Lidstrom: It's surreal that my name's going up there, too
Red Wings honor Nicklas Lidstrom with retirement of his No. 5
DETROIT – "It didn't even cross my mind when I first came here over 20 years ago," said Nicklas Lidstrom.
He was talking to media members at Joe Louis Arena just a day before the Detroit Red Wings honor him with a jersey number retirement ceremony. That happens at 6:30 p.m. Thursday before the Wings host an old rival, the Colorado Avalanche.
"I've been looking up at the rafters for a long time and seeing those names, and it's a little surreal that my name's going up there, too, and it's a tremendous honor," said Lidstrom.
Lidstrom's No. 5 will join six other banners up in the Joe's rafters and hang alongside Red Wings greats Steve Yzerman (No. 19), Terry Sawchuk (No. 1), Alex Delvecchio (No. 10), Ted Lindsay (No. 7), Sid Abel (No. 12) and the legendary Gordie Howe (No. 9).
Lidstrom never had this day on his radar.
"It just seemed/seems so much bigger than I could imagine. I thought it was legends being up there. Looking at Gordie Howe and Ted Lindsay, Terry Sawchuk and go down the line -- Stevie's up there. It's just such a tremendous honor to have my jersey up there as well," he said.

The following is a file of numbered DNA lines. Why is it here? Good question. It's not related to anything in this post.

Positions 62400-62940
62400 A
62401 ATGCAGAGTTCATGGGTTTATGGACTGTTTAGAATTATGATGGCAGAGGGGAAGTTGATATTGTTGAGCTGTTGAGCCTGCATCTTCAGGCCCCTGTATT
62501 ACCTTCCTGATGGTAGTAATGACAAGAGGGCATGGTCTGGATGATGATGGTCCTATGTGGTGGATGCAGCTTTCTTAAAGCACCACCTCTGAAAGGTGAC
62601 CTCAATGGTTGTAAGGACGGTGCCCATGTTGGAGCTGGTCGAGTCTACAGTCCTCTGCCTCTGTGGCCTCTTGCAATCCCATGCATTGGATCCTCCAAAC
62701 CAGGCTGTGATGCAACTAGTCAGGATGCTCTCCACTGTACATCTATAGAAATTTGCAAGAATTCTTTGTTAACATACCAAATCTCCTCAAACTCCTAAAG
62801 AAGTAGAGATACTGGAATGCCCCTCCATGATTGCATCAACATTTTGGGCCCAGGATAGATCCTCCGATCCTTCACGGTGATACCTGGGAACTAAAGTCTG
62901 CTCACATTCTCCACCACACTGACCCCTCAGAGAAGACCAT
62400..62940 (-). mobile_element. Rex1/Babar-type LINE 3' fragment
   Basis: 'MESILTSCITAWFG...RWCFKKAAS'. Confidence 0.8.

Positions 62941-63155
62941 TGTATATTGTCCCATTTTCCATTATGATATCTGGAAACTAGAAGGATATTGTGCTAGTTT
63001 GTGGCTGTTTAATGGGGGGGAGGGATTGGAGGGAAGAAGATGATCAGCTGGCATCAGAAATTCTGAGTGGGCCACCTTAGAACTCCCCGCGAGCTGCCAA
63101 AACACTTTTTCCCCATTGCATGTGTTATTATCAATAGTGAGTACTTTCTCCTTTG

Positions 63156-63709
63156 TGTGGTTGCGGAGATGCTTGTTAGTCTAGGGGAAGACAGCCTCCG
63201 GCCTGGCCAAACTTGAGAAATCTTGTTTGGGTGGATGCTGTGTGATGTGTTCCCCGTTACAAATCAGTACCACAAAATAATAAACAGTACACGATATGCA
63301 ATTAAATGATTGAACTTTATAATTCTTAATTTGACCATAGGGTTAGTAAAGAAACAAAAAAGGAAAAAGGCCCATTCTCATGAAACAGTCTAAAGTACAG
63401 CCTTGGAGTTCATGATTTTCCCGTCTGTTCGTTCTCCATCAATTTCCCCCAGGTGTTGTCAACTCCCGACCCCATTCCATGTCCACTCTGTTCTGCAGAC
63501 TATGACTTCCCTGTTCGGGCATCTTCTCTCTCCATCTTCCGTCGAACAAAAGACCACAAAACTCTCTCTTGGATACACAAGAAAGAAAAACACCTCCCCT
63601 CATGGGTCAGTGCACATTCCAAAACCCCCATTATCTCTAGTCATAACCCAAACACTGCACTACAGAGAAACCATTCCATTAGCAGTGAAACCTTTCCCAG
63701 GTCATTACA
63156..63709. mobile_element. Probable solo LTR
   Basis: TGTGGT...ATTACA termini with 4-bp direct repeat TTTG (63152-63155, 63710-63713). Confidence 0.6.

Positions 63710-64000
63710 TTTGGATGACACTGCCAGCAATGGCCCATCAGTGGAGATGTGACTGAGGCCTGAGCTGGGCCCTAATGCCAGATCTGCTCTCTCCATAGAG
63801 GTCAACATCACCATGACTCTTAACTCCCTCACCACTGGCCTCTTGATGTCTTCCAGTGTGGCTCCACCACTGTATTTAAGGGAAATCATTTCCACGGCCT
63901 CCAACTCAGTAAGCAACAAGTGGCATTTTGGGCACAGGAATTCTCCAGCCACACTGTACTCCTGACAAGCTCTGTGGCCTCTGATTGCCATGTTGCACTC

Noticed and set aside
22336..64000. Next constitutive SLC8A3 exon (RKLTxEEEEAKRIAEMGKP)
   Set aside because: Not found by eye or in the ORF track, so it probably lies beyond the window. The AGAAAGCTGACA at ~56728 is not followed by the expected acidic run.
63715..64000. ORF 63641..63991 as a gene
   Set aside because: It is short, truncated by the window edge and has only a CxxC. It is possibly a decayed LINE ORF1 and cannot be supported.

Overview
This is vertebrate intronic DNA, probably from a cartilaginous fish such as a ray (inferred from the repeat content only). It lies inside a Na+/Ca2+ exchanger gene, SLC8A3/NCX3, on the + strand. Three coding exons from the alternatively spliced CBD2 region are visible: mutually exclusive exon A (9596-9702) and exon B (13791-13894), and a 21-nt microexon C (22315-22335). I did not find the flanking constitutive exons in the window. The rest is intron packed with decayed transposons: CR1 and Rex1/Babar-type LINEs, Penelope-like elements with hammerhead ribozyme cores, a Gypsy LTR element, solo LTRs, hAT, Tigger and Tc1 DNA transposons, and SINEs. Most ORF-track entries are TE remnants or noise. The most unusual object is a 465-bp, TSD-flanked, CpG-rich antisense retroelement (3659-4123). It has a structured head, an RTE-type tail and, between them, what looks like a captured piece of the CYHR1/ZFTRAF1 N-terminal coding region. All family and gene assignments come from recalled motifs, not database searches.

The native of Sweden was selected 53rd overall by Detroit in the 1989 NHL Entry Draft, which is difficult to imagine after four Stanley Cups, 12 All-Star selections, seven Norris Trophies, a Conn Smythe Trophy and 1,142 points in 1,564 games. The Red Wings never missed the playoffs while No. 5 was on the blueline.
He retired on May 31, 2012 after one last playoff push.
Now, a jersey retirement. It's something the Red Wings organization, which has seen so many great players, has done just six other times since 1926. Yzerman's was the most recent on Jan. 2, 2007. This is the first Red Wings defenseman to get the honor.
As were those other six names, Lidstrom will be a shoo-in for the Hockey Hall of Fame. He will go down as one of the best, if not the best, defenseman ever to play in the NHL.
He expects Thursday night to be an emotional one.
"I still miss it. I still miss coming in here and getting ready for a game or walking out onto the ice in front of 20,000 people. I miss the times when, you know, that you guys don't see everyday ... in here with the guys, traveling with the guys, out there for practices and there is no one else in the building," he said.
Lidstrom will be joined by some former teammates Thursday night including Steve Yzerman.
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